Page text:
The Holloway Sanatorium was an institution for the treatment of those suffering temporary mental illness. It’s situated on 22 acres near Virginia Water, Surrey, about 22 miles south-west of Charing Cross, London.
The site is not normally open to visitors, being nowadays within an exclusive residential development. However on special occasion it does allow sightseers, so in September 2018 we took the opportunity.
Construction of the sanatorium was funded by the wealthy philanthropist Thomas Holloway. An interesting character, Holloway was a Victorian entrepreneur who made a fortune from the sale of his patent medicines: pills and ointments, designed to cure all ills. Basically snake oil!
Looking for ways to spend his fortune, and probably feeling not a little bit guilty for having amassed such a vast amount of wealth speculating on the ignorance and credulity of the masses, Holloway turned to philanthropy, and became a champion of progressive mental health care.
The style chosen entailed an elaborate Franco-Gothic concoction by W. H. Crossland, and construction took place between 1873 and 1885.
The imposing exteriors and interiors have a sister building, the Royal Holloway College about a mile north, which I have covered in one of my other blog posts.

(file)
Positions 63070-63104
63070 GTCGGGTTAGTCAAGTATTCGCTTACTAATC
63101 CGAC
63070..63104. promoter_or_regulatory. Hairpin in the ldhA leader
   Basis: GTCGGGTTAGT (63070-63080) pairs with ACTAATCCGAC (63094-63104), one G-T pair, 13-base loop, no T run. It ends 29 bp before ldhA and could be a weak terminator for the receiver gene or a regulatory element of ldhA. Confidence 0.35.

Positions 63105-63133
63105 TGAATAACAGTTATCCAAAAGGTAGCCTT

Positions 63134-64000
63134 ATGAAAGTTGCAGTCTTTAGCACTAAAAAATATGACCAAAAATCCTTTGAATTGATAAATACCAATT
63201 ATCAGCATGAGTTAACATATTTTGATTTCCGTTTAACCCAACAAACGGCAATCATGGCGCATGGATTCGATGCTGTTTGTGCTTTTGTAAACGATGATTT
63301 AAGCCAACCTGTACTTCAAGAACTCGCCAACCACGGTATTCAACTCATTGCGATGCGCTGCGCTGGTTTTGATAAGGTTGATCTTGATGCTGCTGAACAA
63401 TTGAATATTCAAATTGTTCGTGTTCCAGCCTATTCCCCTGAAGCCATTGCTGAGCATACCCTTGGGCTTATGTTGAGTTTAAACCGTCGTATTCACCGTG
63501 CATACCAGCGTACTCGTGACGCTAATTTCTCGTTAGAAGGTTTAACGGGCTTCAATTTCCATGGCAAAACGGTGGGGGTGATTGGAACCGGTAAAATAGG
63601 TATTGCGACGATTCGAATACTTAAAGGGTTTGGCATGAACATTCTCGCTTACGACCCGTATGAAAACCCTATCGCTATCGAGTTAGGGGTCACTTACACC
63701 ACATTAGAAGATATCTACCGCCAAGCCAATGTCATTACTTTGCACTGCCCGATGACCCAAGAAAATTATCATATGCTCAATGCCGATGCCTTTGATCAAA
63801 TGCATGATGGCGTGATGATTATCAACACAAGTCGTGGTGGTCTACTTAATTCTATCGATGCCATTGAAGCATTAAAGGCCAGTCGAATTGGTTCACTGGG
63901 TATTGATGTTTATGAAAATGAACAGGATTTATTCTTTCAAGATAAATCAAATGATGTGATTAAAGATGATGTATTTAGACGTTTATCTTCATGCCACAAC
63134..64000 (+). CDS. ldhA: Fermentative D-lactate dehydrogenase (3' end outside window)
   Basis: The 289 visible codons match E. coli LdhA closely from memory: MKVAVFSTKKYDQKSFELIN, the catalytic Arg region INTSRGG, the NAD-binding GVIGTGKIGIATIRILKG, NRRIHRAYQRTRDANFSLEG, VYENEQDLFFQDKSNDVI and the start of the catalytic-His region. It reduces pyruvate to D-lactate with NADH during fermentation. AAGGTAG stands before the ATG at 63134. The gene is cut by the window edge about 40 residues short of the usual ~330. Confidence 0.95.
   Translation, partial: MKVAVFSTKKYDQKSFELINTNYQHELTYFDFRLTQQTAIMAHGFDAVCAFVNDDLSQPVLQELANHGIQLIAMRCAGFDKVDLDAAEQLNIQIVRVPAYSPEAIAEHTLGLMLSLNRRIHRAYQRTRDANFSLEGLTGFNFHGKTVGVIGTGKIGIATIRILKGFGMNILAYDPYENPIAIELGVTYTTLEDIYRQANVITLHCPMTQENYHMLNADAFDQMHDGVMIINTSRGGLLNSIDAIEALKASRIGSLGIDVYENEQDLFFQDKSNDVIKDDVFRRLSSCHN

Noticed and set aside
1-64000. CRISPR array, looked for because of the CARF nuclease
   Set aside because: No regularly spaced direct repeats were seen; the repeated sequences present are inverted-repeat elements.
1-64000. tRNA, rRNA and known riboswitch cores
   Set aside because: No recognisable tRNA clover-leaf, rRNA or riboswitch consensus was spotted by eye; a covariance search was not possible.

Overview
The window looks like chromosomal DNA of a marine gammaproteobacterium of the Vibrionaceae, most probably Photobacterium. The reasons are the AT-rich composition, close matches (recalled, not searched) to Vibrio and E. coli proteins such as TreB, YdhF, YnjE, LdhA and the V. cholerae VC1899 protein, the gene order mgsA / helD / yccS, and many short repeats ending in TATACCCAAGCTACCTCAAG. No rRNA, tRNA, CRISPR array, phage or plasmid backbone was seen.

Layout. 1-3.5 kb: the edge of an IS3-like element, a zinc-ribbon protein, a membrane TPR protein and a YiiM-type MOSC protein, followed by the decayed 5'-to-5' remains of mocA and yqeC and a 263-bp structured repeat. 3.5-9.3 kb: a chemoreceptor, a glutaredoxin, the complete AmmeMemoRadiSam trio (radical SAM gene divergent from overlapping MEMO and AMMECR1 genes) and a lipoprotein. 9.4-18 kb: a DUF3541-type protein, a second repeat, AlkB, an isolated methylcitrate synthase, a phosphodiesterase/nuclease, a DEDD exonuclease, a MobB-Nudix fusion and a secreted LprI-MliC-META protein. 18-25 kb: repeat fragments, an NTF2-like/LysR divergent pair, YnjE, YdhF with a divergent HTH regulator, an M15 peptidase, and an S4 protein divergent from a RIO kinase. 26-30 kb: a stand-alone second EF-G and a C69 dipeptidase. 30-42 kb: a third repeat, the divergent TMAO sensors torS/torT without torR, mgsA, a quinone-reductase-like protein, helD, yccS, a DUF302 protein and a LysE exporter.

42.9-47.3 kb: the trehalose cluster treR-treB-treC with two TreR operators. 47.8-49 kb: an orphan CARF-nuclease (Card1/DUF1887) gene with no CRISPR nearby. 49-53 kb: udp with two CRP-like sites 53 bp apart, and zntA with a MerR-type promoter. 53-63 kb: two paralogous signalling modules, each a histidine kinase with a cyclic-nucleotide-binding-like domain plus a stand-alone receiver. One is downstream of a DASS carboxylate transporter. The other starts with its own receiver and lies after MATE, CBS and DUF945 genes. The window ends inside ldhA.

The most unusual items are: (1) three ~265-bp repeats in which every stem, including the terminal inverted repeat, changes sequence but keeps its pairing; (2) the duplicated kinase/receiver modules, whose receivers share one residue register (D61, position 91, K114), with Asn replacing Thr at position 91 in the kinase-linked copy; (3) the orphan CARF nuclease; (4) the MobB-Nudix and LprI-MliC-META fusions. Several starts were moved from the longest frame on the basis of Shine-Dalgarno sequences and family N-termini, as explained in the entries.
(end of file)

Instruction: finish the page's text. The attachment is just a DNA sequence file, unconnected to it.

The sanatorium was officially opened by the Prince and Princess of Wales (later King Edward VII and Queen Alexandra) on 12 June 1885, and for many decades was one of the most advanced facilities in the country.
In 2000, after more than a decade of neglect, the buildings were restored and some of the grounds converted to houses: the residential area is now known as Virginia Park.
Many of the original features have been preserved involving direction by English Heritage. Its largest buildings, including one listed at Grade I, have been restored and occasionally are open to be visited.
The main building was used in some early episodes of Inspector Morse, including the very first episode, ‘The Dead of Jericho’.
The approach to the main building and tower is through the grounds of the estate, a five minutes walk from the main road. It provides an almost theatrical experience, as the huge building looms in the distance with its imposing mass of bricks and masonry, getting ever so closed with every step you take.
Climbing the large stone staircase, reminiscent of a church access, you enter through the imposing original oak doors and under a stone patio, to then find yourself inside a large entrance hall.
The main staircase, just behind the hall, is striking in shape and color, its red, blue and amber marbles shining with the natural light, entering from the huge windows.
On the first floor, the main hall, once used as theatre and cinema, provides an almost overwhelming sensation of richness and textured opulence. Pictures and documents made available to the visitors showed scenes from when the facility was a working ward, some of them somehow morbidly disturbing.
The ceiling is a superb example of craftsmanship, painstakingly restored to its original conditions after neglect and dramatic events, including a huge fire that destroyed much of the original room.
All in all a short visit, as the majority of the other buildings are now private dwellings and cannot be accessed, however well worth it. Enjoy my pictures.